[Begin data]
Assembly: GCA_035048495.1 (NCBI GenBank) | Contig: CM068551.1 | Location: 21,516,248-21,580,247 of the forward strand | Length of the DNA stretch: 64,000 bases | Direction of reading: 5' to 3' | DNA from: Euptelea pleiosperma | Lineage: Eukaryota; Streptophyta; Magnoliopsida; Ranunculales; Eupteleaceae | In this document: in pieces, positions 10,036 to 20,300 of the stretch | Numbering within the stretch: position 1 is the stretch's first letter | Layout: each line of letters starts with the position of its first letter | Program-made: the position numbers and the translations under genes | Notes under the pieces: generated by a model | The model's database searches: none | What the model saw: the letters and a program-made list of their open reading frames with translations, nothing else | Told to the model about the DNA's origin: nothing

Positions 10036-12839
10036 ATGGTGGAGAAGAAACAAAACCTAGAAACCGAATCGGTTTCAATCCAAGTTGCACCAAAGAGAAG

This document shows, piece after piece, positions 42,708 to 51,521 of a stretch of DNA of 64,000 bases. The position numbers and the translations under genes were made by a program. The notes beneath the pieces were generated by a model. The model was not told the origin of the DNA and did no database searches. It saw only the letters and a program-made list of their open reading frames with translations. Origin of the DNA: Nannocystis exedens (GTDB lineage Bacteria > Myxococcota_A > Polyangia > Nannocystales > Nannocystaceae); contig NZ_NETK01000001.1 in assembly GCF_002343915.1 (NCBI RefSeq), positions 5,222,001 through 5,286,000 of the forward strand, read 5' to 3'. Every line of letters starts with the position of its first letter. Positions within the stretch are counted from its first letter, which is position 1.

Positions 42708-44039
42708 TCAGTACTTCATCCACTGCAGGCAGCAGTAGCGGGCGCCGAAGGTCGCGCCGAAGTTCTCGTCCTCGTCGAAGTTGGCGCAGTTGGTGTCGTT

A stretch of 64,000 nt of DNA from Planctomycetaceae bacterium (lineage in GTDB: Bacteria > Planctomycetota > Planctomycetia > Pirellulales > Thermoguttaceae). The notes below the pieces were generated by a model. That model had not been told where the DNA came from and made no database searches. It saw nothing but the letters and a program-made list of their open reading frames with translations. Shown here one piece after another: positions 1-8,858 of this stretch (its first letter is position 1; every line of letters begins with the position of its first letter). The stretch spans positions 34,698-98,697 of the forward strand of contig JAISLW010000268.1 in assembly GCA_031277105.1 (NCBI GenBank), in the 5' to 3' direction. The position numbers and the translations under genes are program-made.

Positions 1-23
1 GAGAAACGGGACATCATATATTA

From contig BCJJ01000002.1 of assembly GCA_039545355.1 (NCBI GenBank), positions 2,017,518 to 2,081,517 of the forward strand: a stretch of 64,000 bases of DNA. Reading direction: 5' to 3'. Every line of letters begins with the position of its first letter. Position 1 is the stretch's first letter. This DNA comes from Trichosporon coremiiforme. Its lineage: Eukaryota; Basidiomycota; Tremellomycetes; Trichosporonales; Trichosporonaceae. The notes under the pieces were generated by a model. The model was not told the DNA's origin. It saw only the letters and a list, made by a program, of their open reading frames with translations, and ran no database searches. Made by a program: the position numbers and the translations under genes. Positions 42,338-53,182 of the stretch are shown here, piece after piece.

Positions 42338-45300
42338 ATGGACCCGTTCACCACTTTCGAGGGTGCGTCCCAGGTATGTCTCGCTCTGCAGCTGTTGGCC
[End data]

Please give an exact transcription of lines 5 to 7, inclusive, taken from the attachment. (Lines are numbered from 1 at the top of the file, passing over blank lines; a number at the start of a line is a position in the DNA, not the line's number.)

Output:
Positions 42708-44039
42708 TCAGTACTTCATCCACTGCAGGCAGCAGTAGCGGGCGCCGAAGGTCGCGCCGAAGTTCTCGTCCTCGTCGAAGTTGGCGCAGTTGGTGTCGTT

A stretch of 64,000 nt of DNA from Planctomycetaceae bacterium (lineage in GTDB: Bacteria > Planctomycetota > Planctomycetia > Pirellulales > Thermoguttaceae). The notes below the pieces were generated by a model. That model had not been told where the DNA came from and made no database searches. It saw nothing but the letters and a program-made list of their open reading frames with translations. Shown here one piece after another: positions 1-8,858 of this stretch (its first letter is position 1; every line of letters begins with the position of its first letter). The stretch spans positions 34,698-98,697 of the forward strand of contig JAISLW010000268.1 in assembly GCA_031277105.1 (NCBI GenBank), in the 5' to 3' direction. The position numbers and the translations under genes are program-made.